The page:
Decoding Article 8 of the International Law Commission's Articles on State Responsibility: Attribution of Cyber Operations by Non-State Actors

(2016) 21 Journal of Conflict and Security Law 405

Posted: 26 Aug 2016 Last revised: 3 May 2017

Date Written: March 20, 2016

Abstract

Cyber operations pose a set of novel challenges to the generally conservative body of the law of State responsibility. Central among them is the problem of attribution, which lies at the intersection of technology and law. This article reflects the recent developments in the States’ technological capacity to identify the sources of cyber attacks from the perspective of international law. It revisits Article 8 of the International Law Commission’s Articles on State Responsibility in order to ‘decode’ its contents vis-à-vis its drafting history and with an eye on its future application to the conduct in cyberspace. The article argues that there are three autonomous standards of attribution built into that provision: instructions, direction, and control. It then demonstrates the utility and limitations of each of them against the backdrop of actual and hypothetical cyber operations. The article concludes with suggestions for further development of the law in this area, focussing on the missing potential of the law to regulate instigation of wrongful cyber conduct and on the prohibitively strict test of control applicable de lege lata.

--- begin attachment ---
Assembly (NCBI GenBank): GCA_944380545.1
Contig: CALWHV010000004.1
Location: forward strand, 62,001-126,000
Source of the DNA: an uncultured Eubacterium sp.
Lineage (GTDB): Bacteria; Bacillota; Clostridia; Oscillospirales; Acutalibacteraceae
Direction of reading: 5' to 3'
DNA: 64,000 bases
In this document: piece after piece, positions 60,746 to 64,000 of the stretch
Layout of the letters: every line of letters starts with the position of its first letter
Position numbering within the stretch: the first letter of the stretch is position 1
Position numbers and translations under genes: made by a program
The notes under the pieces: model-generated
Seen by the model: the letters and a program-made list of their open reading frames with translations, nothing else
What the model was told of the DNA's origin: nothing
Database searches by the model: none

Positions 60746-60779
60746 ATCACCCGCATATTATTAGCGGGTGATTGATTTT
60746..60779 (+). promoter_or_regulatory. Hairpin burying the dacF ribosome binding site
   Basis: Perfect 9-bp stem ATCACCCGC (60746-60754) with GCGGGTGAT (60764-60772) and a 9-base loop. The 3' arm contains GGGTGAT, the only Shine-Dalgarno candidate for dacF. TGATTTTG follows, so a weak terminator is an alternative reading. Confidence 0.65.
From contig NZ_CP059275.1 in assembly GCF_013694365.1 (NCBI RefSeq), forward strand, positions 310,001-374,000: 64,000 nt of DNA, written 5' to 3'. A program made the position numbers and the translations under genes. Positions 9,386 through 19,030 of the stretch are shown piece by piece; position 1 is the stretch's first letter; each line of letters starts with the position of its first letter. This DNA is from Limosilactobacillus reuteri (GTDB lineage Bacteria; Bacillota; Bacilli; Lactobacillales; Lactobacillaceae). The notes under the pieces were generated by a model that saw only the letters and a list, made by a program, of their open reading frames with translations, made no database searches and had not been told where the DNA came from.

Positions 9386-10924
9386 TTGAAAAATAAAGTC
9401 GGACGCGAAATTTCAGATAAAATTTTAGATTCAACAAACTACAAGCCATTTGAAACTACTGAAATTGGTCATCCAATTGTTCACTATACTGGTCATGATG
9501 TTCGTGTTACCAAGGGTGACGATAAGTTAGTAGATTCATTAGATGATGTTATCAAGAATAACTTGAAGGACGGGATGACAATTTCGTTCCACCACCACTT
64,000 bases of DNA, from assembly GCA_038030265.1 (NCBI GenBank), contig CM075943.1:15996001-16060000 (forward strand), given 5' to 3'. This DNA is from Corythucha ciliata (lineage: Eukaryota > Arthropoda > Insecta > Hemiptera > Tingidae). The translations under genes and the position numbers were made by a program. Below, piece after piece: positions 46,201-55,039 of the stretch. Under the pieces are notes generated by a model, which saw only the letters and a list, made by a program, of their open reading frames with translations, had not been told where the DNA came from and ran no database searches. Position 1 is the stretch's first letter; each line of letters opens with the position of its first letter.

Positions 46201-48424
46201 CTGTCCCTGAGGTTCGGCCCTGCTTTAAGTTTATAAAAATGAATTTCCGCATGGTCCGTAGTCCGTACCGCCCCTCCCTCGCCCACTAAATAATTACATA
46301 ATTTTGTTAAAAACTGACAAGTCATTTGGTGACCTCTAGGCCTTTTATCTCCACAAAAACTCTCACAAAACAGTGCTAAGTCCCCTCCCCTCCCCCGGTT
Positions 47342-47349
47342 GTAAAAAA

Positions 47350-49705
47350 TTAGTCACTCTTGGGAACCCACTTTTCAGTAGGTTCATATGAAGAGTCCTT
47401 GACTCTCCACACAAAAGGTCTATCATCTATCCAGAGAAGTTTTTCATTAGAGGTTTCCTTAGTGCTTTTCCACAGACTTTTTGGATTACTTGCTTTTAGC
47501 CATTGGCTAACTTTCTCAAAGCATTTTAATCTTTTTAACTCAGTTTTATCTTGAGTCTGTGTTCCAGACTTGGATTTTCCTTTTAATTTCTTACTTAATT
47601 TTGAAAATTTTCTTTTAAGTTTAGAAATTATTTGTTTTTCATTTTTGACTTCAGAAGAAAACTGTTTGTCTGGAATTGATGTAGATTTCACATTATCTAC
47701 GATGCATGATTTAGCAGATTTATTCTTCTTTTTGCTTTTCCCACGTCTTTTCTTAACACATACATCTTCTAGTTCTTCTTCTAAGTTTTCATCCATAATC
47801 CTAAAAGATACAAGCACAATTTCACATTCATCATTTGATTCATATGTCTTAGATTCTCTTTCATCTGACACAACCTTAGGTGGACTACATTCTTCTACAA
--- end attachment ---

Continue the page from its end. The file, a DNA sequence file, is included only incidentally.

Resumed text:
Keywords: attribution, cyber operations, non-state actors, state responsibility

JEL Classification: K33

Suggested Citation

Mačák, Kubo, Decoding Article 8 of the International Law Commission's Articles on State Responsibility: Attribution of Cyber Operations by Non-State Actors (March 20, 2016). (2016) 21 Journal of Conflict and Security Law 405. Available at SSRN: https://ssrn.com/abstract=2829598

Kubo Mačák (Contact Author)

University of Exeter ( email )

Northcote House
The Queen's Drive
Exeter, Devon EX4 4QJ
United Kingdom
+44 1392 72 5607 (Phone)

HOME PAGE: http://www.kubomacak.org

Register to save articles to
your library

Register

Paper statistics

Abstract Views
316
PlumX Metrics